Eagle Facts: 15 Things You Didn’t Know (Part 2)


Welcome to the second and final part of our list of eagle facts! Hopefully, the first part of this list was enlightening, and there’s much more to come! Check it out for yourself below.

Number Seven: Eagles Often Have Two Eggs, But Only One Surviving Child. This is because the older of the two babies will often attack and kill its younger sibling. And the parents of the children will not interfere with this seemingly brutal behavior. Life is tough as an eagle kid.

Number Six: Eagles Are Stronger Than Planes. Or at least, their wings are. Relative to their size, their wings actually contain more power and strength than the wings of an airplane.

Number Five: Fledglings (Young Eagles) Leave the Nest Weeks After Birth. After nine or ten weeks of life, young fledglings leave the nest their parents created for them. Their parents will also force them to fly prior to this to prepare them for life outside the nest.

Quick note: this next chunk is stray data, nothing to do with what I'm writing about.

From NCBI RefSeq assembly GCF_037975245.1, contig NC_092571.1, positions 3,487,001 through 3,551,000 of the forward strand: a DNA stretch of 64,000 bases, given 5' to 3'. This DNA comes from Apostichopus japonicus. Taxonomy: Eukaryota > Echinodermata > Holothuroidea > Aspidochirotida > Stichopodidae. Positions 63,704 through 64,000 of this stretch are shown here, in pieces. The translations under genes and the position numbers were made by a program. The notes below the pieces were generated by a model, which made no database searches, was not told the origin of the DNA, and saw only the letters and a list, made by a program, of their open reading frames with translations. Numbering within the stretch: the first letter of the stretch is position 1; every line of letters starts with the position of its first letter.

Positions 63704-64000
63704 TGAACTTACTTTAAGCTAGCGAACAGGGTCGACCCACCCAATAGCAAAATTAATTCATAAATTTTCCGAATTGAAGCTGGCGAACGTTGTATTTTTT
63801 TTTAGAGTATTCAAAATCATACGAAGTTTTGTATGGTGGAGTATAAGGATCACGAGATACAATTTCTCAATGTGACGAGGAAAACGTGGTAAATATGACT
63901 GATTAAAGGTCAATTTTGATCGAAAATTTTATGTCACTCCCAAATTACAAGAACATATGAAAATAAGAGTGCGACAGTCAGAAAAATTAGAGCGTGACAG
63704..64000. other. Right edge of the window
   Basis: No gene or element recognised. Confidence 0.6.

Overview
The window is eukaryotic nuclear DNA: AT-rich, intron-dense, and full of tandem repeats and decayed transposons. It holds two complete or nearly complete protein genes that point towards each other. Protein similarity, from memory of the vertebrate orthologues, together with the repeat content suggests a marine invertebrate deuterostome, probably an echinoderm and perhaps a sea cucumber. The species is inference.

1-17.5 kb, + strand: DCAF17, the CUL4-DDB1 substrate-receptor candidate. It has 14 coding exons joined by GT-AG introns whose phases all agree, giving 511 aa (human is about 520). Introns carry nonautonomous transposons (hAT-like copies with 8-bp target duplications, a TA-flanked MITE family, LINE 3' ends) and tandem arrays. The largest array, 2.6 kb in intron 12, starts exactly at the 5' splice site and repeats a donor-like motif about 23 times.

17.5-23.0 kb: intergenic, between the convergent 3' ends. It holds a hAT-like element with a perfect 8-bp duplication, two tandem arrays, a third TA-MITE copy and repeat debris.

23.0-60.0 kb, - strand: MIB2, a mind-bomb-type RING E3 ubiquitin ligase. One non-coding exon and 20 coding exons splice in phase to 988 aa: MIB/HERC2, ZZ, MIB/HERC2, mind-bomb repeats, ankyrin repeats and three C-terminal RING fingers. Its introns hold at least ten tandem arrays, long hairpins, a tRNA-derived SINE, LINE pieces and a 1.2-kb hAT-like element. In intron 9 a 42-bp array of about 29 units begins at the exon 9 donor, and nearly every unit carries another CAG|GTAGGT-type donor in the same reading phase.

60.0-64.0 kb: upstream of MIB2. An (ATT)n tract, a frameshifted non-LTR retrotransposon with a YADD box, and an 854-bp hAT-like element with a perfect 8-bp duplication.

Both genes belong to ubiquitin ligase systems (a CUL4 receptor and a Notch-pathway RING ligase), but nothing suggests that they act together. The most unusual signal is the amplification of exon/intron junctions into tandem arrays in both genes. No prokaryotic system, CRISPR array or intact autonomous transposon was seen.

Number Four: Eagles Will Perform Tricks to Attract Mates. They have been known to perform acrobatic and elaborate aerial tricks and maneuvers to attract eagles of the opposite sex. This behavior is also sometimes done to let other birds know that a certain area is that eagle’s territory.

Number Three: Eagles Have Longer Wingspans Than the Average Human Height. The longest wingspan belongs to the Philippine Eagle, with a wingspan of 7 feet, 3 inches. This is taller than almost every player in the NBA, much less the average person on the street. But even smaller varieties can have wingspans of over 6 feet.

Number Two: Lifespans Vary From Eagle to Eagle. The American bald eagle has one of the longest lifespans for its species and can live up to twenty years. But other varities live for shorter amounts of time: the Crowned Eagle, for example, only lives up to fourteen years.

Number One: Some Eagles Attack Monkeys. The Harpy Eagle is one of the largest varieties on earth and lives in rain forests throughout Central and South America. It is known to attack monkeys out of trees – including Spider Monkeys and Howler Monkeys – and feast on them once they’ve fallen.